Yes, I don't need to wonder, I was there, I felt all those things. I feared discovery, I hid from everyone.
    I salute the brave ladies that paved the way so that I can be me today. I wish I had had the courage to be one of them back then.
    Wear what makes you feel Confident !

  18. #18
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    I'm 73. I was born and raised in New York City. There may have been some levity on the big screen towards men who wore women's clothing, but, essentially cross dressing men were outcasts. Yes, there was no internet. There really was no way for cross dressers to easily connect with others. I have to look at the 1950's and 1960's as a pre-teen and teenager. Maybe, if you were older you were able to connect with others. But, basically as a teenager you went to school, and, if lucky you had an after school part time job. It was thrown out as common knowledge that men who wore women's clothing were homosexuals, although you never heard that term. You heard queers, faggots, fruits and many other degrading words and phrases. Gay men and cross dressers were fair game for violence and job and social discrimination. Maybe the Stonewall riots made an impression and were able to occur because NYC was 8,000,000+ people. With 8,000,000 people it is easy to get a quorum of anything and everything. My grandparents lived north of NYC in a small town before it became a NYC suburb. Any sexual minority did not stand a chance. Of course, there was the guilt by association which I think is still prevalent these days. Have a cross dresser as a friend and you must be one too.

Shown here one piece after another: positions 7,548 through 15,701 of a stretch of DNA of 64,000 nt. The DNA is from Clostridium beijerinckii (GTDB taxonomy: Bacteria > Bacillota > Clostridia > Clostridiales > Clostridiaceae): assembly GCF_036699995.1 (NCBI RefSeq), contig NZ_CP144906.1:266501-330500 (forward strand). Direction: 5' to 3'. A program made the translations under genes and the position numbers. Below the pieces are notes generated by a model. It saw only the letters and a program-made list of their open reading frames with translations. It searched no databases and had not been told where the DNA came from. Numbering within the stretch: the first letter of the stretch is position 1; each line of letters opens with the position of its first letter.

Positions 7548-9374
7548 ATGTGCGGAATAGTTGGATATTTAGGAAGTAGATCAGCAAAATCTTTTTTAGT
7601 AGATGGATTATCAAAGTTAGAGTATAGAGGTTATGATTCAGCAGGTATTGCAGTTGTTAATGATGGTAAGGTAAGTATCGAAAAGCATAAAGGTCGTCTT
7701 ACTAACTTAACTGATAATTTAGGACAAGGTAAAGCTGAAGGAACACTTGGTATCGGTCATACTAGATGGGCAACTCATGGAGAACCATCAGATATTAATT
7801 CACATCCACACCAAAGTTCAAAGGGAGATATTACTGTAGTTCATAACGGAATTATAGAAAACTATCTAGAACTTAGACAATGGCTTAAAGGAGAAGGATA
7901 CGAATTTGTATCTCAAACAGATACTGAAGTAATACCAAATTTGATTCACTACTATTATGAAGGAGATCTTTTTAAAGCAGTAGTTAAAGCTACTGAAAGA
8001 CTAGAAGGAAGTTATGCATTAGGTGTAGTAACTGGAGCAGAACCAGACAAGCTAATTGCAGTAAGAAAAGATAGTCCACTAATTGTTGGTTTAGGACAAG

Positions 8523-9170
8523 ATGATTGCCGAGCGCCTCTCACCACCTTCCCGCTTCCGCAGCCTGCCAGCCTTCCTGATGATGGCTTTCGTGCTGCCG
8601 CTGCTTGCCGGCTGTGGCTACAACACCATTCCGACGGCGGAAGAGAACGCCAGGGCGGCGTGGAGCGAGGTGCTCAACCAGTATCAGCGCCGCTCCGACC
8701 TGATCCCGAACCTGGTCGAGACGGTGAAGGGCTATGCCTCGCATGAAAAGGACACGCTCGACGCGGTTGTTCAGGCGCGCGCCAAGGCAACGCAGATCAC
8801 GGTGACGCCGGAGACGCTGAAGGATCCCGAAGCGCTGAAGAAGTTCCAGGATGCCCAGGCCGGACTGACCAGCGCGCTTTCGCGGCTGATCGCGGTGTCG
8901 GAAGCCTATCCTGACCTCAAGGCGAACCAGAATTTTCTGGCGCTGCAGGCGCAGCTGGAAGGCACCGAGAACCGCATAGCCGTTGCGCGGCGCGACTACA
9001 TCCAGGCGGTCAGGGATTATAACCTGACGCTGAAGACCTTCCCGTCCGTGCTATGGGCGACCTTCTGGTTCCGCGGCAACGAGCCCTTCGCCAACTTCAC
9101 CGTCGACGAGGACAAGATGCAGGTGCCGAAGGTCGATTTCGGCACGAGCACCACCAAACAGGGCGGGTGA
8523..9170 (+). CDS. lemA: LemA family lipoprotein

The biggest negative aspect of the 1960's was lack of knowledge. To be told endlessly cross dressers (transvestite back then) were "queers and faggots" did not play well in my mind. How could a teenage boy who lusted after girls and movie starlets be gay. Totally confusing. And of course, one had to conceal one's thoughts and behavior. My parents showed their hatred for gays and lesbians and cross dressers. It was the same with other minorities. If you think NYC was a hub of welcoming liberals, throwing their arms open to all, it wasn't. That would belong in the "lounge" section.

    It does not take much to figure out why men kept their secret from girl friends and wives.

  19. #19
    Senior Member BrendaPDX's Avatar
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    Thank you Darla. Too often we take for granted what others had to fight for. If I was in that time era I hope I would have been as brave. Brenda

  20. #20
    Member Marguarite's Avatar
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    Thank You Darla,

    We all need to appreciate those that have come before us and paved the way.

  21. #21
    Member KrissyTN's Avatar
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    Krisi,

    The movie is "Some like it hot" and it stars Jack Lemmon & Tony Curtis. It is a great film! The men witness a St. Valentines day massacre type of event and need to go under cover, so they end up joining an all girls band heading south. They meet Marilyn Monroe along the way, and one of them falls in love with her. The other is courted by an old rich man when they get to FL. I highly recommend it!